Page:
Is Apple Killing Linux on the Desktop?

From Slashdot:

Domains May Disappear writes “Chris Howard has an interesting commentary at Apple Matters on recent trends in OS market share that says that while OS X has seen continual growth, from 4.21% in Jan 2006 to 7.31% in December 2007 at the same time, Linux’s percentage has risen from only 0.29% to 0.63%. The reasons? ‘Apple has Microsoft Office, Linux doesn’t; Apple has Adobe Creative Suite, Linux doesn’t; Apple has easily accessed and easy to use service and support, Linux doesn’t; Apple is driven by someone who has some understanding of end-user needs, Linux is not,’ says Howard. ‘Early in the decade it seemed that if you wanted a Windows alternative, Linux was it. Nowadays, an Apple Mac is undoubtedly the alternative and, with its resurgence and its Intel base, a very viable one.'”

I figured this would be the case. Linux should forget about the desktop and concentrate on the enterprise. If we can squeeze Microsoft from both sides, maybe it’ll stop doing the evil that it does and realize that its customers come first.

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The Perfect Storm?

The results in Iowa have sure made things interesting, haven’t they? Senator Barak Obama may have just entered the perfect storm that could lead to his election in the fall. How you ask?

  • If Huckabee goes on to win in New Hampshire, he’ll have tremendous momentum heading into North Carolina
  • If Huckabee can win there also, that might just be the tipping point that gets him the nomination
  • If he gets the nomination, the Republicans are doomed. The country has had enough of right wing religious extremism.
  • If at the same time, Obama can hold on and get the Democratic nomination, he’ll then be in a position to win

I’d love to have the chance to vote for the first African American President. We’ll see how things shake out.

Casinos in MA

This is one of the big issues hitting the state these days so I thought I might weigh in.

It’s all about freedom

In our civil, secular society, the purpose of laws is to ensure that the freedom of individuals is maximized. It is not, in my opinion, to enforce various ideas of what is moral or immoral. As long as the law allows a superset of what your particular moral code is, you have nothing to complain about. If you want to do drugs, engage in wierd sexual fantasies, or gamble, it’s really none of my concern… that is, until you get so wrapped up in the behavior that you start taking away others’ rights to ownership or freedom (for instance, by committing robery or murder, or kidnapping). At that point, your actions have crossed the line, and are illegal. But gambling, in and of itself, is neither a good, nor a bad, it simply is. And as such, it should be legal.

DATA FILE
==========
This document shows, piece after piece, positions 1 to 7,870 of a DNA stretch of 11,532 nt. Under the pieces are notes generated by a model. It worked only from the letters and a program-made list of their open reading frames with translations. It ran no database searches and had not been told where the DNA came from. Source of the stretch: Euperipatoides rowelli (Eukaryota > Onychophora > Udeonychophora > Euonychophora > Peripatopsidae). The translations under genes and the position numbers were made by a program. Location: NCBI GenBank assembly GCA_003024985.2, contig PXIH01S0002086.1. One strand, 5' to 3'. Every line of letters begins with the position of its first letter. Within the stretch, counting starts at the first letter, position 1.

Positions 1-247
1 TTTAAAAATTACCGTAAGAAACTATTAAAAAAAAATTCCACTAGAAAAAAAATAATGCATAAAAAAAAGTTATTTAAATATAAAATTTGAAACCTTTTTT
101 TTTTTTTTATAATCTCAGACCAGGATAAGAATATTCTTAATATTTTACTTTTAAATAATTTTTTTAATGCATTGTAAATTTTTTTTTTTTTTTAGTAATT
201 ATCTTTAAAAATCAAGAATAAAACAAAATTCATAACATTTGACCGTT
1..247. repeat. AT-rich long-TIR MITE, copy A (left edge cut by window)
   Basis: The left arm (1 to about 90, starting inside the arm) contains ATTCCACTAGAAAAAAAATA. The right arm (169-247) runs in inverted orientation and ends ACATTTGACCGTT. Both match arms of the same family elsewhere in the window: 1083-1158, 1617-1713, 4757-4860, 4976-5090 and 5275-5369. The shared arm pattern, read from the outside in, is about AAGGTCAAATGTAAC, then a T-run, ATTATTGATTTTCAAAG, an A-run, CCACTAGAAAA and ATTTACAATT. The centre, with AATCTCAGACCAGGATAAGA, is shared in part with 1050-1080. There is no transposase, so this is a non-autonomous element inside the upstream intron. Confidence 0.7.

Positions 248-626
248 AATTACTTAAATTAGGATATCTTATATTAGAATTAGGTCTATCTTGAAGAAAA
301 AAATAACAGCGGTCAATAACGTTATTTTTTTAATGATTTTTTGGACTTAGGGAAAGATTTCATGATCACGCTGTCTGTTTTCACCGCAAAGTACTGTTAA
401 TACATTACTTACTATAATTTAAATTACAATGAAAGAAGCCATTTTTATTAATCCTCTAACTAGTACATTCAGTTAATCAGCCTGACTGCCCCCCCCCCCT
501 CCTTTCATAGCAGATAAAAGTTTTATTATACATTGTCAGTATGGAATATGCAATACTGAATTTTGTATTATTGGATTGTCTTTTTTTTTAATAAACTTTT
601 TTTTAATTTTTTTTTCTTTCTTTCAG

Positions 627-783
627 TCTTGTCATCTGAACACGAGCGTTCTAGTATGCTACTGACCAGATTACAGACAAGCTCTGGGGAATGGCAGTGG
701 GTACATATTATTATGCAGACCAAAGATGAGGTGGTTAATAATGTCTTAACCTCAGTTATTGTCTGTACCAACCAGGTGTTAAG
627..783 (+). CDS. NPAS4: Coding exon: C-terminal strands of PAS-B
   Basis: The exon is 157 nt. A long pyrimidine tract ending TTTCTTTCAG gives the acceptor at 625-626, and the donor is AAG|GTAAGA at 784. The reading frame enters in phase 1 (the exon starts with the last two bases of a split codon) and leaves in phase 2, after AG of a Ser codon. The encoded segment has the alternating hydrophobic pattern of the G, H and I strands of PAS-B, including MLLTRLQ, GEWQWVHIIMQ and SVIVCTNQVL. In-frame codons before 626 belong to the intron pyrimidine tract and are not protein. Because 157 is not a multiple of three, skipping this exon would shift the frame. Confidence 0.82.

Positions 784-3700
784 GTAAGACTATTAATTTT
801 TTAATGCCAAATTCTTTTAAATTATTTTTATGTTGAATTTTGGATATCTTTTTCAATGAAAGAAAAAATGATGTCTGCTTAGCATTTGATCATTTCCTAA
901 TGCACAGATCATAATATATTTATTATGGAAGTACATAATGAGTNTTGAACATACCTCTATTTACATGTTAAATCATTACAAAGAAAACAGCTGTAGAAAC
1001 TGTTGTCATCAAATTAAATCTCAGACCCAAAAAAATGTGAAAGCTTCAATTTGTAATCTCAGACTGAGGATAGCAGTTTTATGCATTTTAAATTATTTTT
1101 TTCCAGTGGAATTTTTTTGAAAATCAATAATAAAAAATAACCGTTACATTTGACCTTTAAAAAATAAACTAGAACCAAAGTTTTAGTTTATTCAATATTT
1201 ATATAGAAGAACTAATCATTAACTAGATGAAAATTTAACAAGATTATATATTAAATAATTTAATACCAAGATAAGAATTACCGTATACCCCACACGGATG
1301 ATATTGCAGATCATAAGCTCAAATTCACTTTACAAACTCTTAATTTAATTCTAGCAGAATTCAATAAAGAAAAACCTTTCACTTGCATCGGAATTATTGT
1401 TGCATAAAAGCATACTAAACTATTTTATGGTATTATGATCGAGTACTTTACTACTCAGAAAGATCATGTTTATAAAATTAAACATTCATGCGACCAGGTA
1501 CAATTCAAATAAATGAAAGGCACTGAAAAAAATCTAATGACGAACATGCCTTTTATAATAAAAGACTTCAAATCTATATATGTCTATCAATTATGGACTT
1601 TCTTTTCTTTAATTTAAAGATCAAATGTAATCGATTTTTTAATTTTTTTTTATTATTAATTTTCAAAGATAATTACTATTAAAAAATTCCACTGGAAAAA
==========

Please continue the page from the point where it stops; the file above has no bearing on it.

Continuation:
If you think that means that I think there should be casinos in MA, think again. I think they should be allowed to exist, not made to exist through back channel dealings that override the freedom (there’s that word again) of communities to decide whether or not they want one. This is the problem I have with what’s going on in Massachusettes right now.

If you want the truth

Go take a look at CasinoFacts.org. I know the maintainer and primary contributor. He’s a personal friend, and I can vouch for his integrity and honesty. The way that the state, the federal government, and the Wampanoag tribe are trying to force his community to accept a casino is just plain wrong. The town’s board of selectmen entered into an agreement with the tribe without the approval of the citizens of the town. The deal that got the tribe the land on which they want to build has corruption written all over it. There’s even a question as to whether or not the tribe has any ancestral claims to the area (if you look it up, they don’t). The state is seeing dollar signs, but hasn’t really thought out the total cost of ownership.

These attempts by the state and tribe to force a community to accept something they don’t want is tantamount to community rape.

Governor Patrick… are you listening?

Ok. Here’s the way this should play out, at least as far as I’m concerned. Sign a law that allows for the existence of casinos, but requires the approval of any community that abutt the proposed location with a 2/3 majority of the citizens voting to allow the casino. Each community can negotiate whatever deal they want with the tribes (or any other private firm that want’s to make the investment), as can the state.

If someone wants to build a casino, and they can strike a winning deal with all affected parties, then it has my blessing.